So I tried the water idea before each meal. I would drink three large glasses of water before I sat down to eat. Then half way through my hot meal I would have to take a bathroom break. To solve this I just took my dinner to the bathroom and eat while on the toilet. I really didn't mind, but I would leave the door open so I could hear the news on the TV. And, with only one bathroom in the house and my Mother-in-Law staying with us for an indefinite period of time, well it was bound to happen. She walked past the bathroom door and saw me sitting on the throne in all my glory. And her with her weak heart, and the cost of the ambulance, combine this with the medical costs at the hospital......well it was either close the door and become socially ignorant on news and views or try another plan of attack on the battle of the bulge. We switched battle plans.
"Try eating from a smaller plate." my wife suggested across her mothers hospital bed, "I heard this will reduce the size of the portion intake."
What's with you skinny people? Is eat a bad word?
So now I'm eating from a plate that Is used to put under a teacup when company came over for scones. The rule my wife imposes is that I can put as much food as I want on the plate, but I can only have one plate. So I pile it high with as much food as I can. This plan for weight reduction finds me picking an awful lot of food from in, and around my swimsuit area every meal. I can't keep my food on this tiny plate, and I'm so hungry I don't want to loose a single morsel. I'm now chasing every calorie from my plate to my pants to the chair and on to the floor. I'm now giving the dog serious competition. It's my food! I want it! I need it! OOOH did the wife just drop something? Darn Rex beat me to it!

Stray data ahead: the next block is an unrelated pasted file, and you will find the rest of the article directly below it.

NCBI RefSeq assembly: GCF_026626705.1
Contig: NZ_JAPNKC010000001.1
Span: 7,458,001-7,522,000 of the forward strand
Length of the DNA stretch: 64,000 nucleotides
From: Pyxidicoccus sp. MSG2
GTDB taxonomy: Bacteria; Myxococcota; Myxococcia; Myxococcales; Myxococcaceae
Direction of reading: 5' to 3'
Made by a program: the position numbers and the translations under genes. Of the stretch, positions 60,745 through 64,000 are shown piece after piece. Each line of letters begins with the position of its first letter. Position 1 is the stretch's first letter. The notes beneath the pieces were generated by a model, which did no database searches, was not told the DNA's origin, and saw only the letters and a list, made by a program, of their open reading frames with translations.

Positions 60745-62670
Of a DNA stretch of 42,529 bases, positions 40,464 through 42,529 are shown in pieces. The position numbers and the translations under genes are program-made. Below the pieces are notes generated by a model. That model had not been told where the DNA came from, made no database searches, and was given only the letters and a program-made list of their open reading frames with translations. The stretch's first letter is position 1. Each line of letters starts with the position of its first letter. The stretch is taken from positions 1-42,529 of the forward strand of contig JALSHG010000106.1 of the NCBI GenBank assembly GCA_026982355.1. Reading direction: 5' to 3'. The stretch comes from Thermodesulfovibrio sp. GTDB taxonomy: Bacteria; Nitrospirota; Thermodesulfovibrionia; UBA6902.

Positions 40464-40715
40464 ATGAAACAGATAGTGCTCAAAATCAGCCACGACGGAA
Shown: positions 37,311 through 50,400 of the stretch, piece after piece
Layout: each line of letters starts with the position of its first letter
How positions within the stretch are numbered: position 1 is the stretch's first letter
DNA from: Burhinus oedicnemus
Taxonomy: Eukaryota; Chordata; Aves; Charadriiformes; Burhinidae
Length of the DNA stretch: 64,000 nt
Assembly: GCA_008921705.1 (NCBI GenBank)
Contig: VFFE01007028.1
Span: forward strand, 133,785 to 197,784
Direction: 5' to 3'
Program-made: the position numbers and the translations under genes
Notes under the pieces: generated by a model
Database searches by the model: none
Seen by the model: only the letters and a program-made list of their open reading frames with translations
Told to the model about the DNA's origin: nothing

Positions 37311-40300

Which brings me to the best dietary system I've found so far, and quite by accident. Eating food from off the floor. Yes folks if you want to loose five, or ten pounds in just two days simply send me thirty-five dollars plus shipping and handling and I'll ship you a three day supply of my "Food Found on Floor." Now the beautiful tanned girl says "Guys do you want to loose that unsightly round gut? Do you want to have the body you've always dreamed of? And, without the sweat and pain of working out for hours every day." Then big fat me says, "Why just look at me, I use to look like this!" Camera changes to a picture of Marie Osmond....... Ooops how'd that get there. Camera now on a picture of me in a Speedo Swimsuit, and rubber boots cutting the lawn. "And now three days later look at the difference!" Soft lighting washes over me as I turn sideways and suck in my gut.
Okay, okay this is all a dream, but loosing five pounds wasn't. Five pounds! That's one-quarter of twenty pounds! I'm almost there! Just by eating food I found on the floor. So if you want to loose weight quickly, just do as I did, eat food off the floor and puke your way to a healthier, slimmer you.
One quick note, make sure all the Swedish laxatives have cleared your system before you start eating off the floor. And for Heavens sake remember to close the bathroom door! My Mother-in-Law thinks I'm on some sort of Super Model Diet. And I disgust her.
Tomorrow I'm loosing 210 lbs., I'm taking her to the bus station. I'm so excited about my extra weight loss, thanks to the Greyhound System.

by Bob Niles

From the desk of Bob Niles

Friday, January 28, 2011